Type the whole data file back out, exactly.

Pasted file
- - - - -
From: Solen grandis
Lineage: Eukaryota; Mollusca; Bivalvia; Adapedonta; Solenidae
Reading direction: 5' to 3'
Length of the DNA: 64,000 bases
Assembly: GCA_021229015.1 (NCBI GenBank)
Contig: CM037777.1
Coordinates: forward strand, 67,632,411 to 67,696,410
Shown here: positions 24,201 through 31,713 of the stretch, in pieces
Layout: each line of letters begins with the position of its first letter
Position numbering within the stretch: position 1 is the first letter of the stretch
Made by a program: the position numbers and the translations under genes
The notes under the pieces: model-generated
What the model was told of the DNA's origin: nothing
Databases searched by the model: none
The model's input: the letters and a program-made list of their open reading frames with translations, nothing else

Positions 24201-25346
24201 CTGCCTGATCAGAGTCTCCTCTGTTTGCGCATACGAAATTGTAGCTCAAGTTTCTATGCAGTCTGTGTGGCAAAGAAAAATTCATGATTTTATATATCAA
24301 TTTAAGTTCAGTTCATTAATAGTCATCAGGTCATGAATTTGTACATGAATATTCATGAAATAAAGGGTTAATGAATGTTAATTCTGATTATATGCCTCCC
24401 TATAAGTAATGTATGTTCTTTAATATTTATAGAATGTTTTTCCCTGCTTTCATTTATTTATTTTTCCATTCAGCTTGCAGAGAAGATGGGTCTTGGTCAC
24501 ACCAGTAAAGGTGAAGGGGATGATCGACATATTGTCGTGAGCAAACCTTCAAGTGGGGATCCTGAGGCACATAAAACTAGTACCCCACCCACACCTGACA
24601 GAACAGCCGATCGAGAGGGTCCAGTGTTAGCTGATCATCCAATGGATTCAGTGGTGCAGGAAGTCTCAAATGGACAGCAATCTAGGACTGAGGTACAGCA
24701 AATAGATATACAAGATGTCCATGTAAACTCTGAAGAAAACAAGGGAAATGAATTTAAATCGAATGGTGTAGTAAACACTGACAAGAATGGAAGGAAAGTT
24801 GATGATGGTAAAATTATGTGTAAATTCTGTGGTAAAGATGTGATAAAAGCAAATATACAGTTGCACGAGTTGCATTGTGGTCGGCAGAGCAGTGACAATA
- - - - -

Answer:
From: Solen grandis
Lineage: Eukaryota; Mollusca; Bivalvia; Adapedonta; Solenidae
Reading direction: 5' to 3'
Length of the DNA: 64,000 bases
Assembly: GCA_021229015.1 (NCBI GenBank)
Contig: CM037777.1
Coordinates: forward strand, 67,632,411 to 67,696,410
Shown here: positions 24,201 through 31,713 of the stretch, in pieces
Layout: each line of letters begins with the position of its first letter
Position numbering within the stretch: position 1 is the first letter of the stretch
Made by a program: the position numbers and the translations under genes
The notes under the pieces: model-generated
What the model was told of the DNA's origin: nothing
Databases searched by the model: none
The model's input: the letters and a program-made list of their open reading frames with translations, nothing else

Positions 24201-25346
24201 CTGCCTGATCAGAGTCTCCTCTGTTTGCGCATACGAAATTGTAGCTCAAGTTTCTATGCAGTCTGTGTGGCAAAGAAAAATTCATGATTTTATATATCAA
24301 TTTAAGTTCAGTTCATTAATAGTCATCAGGTCATGAATTTGTACATGAATATTCATGAAATAAAGGGTTAATGAATGTTAATTCTGATTATATGCCTCCC
24401 TATAAGTAATGTATGTTCTTTAATATTTATAGAATGTTTTTCCCTGCTTTCATTTATTTATTTTTCCATTCAGCTTGCAGAGAAGATGGGTCTTGGTCAC
24501 ACCAGTAAAGGTGAAGGGGATGATCGACATATTGTCGTGAGCAAACCTTCAAGTGGGGATCCTGAGGCACATAAAACTAGTACCCCACCCACACCTGACA
24601 GAACAGCCGATCGAGAGGGTCCAGTGTTAGCTGATCATCCAATGGATTCAGTGGTGCAGGAAGTCTCAAATGGACAGCAATCTAGGACTGAGGTACAGCA
24701 AATAGATATACAAGATGTCCATGTAAACTCTGAAGAAAACAAGGGAAATGAATTTAAATCGAATGGTGTAGTAAACACTGACAAGAATGGAAGGAAAGTT
24801 GATGATGGTAAAATTATGTGTAAATTCTGTGGTAAAGATGTGATAAAAGCAAATATACAGTTGCACGAGTTGCATTGTGGTCGGCAGAGCAGTGACAATA